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RE: What ever happened to... DEC?
Yes indeed... of course, the Digital of PDP and VAXen glory really died
when the BOD booted Ken Olsen out. I hear when Ken left, there was a
big going away party in one of the Cafeterias up north. The crowd that
showed up to greet him farewell was so huge that they had to move it
outside because there was concern about the floor caving in.
Somehow, I don't think Palmer will get that kind of send off. He made
lots of enemies among the common DECie. I know he had to do it (the
layoffs, selloffs, etc.), but I must admit I'm glad to see he's
leaving. Now we can leave the Palmer era behind and move onward.
What will the future hold? I don't know, and that's a little weird,
because I usually have a feeling for where things are going. But my
crystal ball is foggy. It's all up to Eckhard now.
After leaving Delta, it was my dream to have a job at DEC. Who would
have though DEC would get bought by a company that didn't even exist
until 1981. What if somebody told you then that Compaq, the company
that makes that suitcase-sized "portable" PC clone, would someday buy
Regards for now...
PS, anybody know how to spell Presario?
From: Aron Insinga [SMTP:firstname.lastname@example.org]
Sent: Wednesday, June 10, 1998 12:52 PM
Subject: What ever happened to... DEC?
Palmer to leave Digital
CEO departing computer maker in
merger-related management shakeup
June 10, 1998: 8:27 a.m. ET
NEW YORK (CNNfn) - Robert Palmer, the chief
operating officer of Digital Equipment Corp.,
will leave the company as a result of its
pending merger with Compaq Computer Corp.,
CNNfn has learned.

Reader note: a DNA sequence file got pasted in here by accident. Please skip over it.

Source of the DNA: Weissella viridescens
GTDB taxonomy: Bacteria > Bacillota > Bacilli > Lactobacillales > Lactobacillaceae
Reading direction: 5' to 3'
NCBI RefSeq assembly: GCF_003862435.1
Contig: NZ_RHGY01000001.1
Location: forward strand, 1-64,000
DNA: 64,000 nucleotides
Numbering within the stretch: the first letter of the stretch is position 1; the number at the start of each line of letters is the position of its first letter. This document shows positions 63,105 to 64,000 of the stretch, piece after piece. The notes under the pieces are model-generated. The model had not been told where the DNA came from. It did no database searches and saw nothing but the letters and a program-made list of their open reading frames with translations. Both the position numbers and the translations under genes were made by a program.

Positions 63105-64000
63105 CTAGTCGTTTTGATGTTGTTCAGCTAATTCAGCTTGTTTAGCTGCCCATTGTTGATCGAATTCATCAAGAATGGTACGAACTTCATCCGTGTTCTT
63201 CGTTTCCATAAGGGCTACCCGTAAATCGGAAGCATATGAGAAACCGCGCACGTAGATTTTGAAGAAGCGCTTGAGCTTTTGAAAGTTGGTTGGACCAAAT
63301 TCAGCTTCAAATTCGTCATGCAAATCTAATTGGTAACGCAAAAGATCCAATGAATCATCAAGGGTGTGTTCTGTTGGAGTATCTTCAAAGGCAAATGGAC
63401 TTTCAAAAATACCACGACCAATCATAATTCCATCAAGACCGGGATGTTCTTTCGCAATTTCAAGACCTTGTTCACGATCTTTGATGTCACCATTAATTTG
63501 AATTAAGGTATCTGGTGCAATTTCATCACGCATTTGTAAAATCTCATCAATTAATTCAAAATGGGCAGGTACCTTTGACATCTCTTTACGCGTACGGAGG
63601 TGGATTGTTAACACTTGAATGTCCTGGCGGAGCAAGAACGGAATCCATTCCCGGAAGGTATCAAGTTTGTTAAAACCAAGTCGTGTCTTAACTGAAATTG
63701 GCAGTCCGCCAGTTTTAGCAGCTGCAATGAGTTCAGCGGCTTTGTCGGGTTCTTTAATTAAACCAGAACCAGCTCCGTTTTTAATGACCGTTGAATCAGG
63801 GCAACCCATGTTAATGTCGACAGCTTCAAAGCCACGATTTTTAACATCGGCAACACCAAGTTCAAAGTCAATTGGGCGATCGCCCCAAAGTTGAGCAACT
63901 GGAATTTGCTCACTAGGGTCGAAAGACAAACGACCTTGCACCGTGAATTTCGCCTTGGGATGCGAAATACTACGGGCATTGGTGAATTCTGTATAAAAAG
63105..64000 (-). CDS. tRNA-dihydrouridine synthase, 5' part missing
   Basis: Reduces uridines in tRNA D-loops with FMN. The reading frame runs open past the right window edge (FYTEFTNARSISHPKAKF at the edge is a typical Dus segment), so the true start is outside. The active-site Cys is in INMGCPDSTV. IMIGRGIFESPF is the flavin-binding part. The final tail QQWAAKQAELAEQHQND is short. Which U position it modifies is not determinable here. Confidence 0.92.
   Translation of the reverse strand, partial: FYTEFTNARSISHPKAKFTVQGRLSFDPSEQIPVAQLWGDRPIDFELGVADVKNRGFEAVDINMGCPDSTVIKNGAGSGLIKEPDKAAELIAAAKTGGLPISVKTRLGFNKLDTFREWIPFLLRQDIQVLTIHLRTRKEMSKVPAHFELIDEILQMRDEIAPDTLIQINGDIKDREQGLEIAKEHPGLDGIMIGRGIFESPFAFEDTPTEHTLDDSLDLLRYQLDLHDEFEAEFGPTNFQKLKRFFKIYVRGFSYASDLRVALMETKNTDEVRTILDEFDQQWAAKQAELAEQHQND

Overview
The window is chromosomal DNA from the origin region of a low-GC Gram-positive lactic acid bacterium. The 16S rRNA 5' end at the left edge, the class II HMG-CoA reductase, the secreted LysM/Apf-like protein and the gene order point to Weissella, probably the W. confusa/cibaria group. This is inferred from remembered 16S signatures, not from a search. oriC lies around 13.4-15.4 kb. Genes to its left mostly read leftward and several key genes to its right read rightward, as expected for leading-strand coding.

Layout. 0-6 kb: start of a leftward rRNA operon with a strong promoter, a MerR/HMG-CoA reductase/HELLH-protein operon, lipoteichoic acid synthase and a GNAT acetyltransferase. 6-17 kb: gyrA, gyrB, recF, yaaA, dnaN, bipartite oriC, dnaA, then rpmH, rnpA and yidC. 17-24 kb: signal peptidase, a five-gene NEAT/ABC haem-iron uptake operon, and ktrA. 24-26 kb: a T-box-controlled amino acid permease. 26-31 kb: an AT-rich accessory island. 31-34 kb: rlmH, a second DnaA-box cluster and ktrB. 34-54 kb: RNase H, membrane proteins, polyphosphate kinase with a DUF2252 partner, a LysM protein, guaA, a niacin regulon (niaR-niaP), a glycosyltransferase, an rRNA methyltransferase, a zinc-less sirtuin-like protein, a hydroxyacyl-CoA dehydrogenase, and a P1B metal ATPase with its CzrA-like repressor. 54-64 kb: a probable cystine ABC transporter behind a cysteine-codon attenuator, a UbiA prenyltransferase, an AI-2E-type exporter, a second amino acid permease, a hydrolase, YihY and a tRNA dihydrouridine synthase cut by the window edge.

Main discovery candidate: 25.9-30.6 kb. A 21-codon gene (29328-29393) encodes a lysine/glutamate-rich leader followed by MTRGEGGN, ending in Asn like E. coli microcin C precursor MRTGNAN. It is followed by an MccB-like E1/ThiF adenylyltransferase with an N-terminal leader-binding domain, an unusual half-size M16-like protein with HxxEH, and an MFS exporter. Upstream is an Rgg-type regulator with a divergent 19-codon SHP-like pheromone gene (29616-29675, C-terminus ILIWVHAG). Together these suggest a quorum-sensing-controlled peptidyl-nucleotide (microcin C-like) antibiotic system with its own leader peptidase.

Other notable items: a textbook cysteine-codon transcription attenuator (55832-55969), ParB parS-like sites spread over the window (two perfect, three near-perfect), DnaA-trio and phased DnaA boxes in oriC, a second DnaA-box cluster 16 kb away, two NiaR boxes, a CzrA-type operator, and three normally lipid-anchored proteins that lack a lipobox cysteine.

The $9.6 billion merger between the two
computer companies, first announced in January,
is all but finalized. A Digital shareholders
meeting to vote on the deal is scheduled for
As a consequence of the merger, a new top
management team will be installed, according
to sources. It will include Compaq's Eckhard
Pfeiffer as chairman and CEO, along with
Digital's Enrico Pesatori and Compaq's John
Rose as upper-rung managers. Compaq's Earl
Mason likely will remain as chief financial
officer of the combined company.
Compaq said its new management structure will
be officially announced Friday. Under terms of
the merger agreement, Digital shareholders will
get $30 cash and 0.945 share of Compaq stock for
each Digital share. The merger will result in
restructuring charges for the combined entity of
$1.5 billion to $2 billion, according to proxy
materials filed with the Securities and Exchange
Commission. About 15,000 jobs are expected to be
cut as a result of the merger.
According to the proxy statement, Palmer will
be entitled to a cash severance payment of
$6.45 million for leaving the company.
Palmer, 57, became president, chief executive
officer and a member of the board of directors
of Digital in 1992. He was elected chairman in
Prior to joining Digital in 1985, Palmer
served as executive vice president of
semiconductor operations at United
Digital stock (DEC) climbed 15/16 to 57-3/4
Tuesday. Compaq shares (CPQ) rose 1 to